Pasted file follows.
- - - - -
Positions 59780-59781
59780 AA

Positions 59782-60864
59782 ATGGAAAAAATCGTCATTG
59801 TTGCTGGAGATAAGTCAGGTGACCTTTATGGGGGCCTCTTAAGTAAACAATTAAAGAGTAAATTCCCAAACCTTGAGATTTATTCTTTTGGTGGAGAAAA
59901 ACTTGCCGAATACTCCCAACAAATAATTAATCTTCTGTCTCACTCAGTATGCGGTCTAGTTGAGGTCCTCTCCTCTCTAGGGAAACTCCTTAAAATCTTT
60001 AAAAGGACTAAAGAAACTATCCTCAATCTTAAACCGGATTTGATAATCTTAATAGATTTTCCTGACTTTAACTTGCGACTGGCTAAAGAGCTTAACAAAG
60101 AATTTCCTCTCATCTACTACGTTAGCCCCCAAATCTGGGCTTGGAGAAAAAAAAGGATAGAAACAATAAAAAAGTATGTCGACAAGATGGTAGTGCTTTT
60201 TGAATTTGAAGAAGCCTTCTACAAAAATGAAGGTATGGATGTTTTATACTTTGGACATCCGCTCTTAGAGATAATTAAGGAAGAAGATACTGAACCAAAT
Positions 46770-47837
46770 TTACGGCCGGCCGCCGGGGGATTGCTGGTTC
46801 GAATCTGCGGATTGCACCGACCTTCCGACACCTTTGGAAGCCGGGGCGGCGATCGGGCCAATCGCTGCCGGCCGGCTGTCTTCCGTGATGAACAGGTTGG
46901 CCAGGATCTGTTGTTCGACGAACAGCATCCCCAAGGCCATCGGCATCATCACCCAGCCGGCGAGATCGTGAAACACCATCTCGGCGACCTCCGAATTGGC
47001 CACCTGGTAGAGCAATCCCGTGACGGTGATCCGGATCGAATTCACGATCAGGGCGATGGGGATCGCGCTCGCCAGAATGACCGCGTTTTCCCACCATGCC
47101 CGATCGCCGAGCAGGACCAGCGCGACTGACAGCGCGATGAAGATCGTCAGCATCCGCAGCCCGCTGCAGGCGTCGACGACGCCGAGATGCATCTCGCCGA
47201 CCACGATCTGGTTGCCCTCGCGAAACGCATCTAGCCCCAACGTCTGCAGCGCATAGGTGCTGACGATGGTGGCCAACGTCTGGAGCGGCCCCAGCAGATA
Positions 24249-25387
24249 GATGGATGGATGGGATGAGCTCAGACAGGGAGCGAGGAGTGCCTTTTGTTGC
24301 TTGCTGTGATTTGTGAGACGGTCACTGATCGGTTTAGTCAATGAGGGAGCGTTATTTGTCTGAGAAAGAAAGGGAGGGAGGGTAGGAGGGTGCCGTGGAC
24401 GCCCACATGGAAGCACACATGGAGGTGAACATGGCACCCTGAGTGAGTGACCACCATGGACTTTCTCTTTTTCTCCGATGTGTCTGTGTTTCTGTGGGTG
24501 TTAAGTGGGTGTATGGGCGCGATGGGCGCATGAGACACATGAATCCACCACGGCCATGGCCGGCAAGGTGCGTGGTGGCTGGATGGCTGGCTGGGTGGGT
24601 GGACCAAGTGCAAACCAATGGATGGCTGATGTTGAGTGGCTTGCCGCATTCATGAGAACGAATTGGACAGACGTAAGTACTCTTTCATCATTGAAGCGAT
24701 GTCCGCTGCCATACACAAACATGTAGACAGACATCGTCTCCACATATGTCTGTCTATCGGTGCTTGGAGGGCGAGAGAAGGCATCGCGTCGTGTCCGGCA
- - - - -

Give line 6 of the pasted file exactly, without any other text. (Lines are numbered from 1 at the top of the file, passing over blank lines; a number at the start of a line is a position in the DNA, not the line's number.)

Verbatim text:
59901 ACTTGCCGAATACTCCCAACAAATAATTAATCTTCTGTCTCACTCAGTATGCGGTCTAGTTGAGGTCCTCTCCTCTCTAGGGAAACTCCTTAAAATCTTT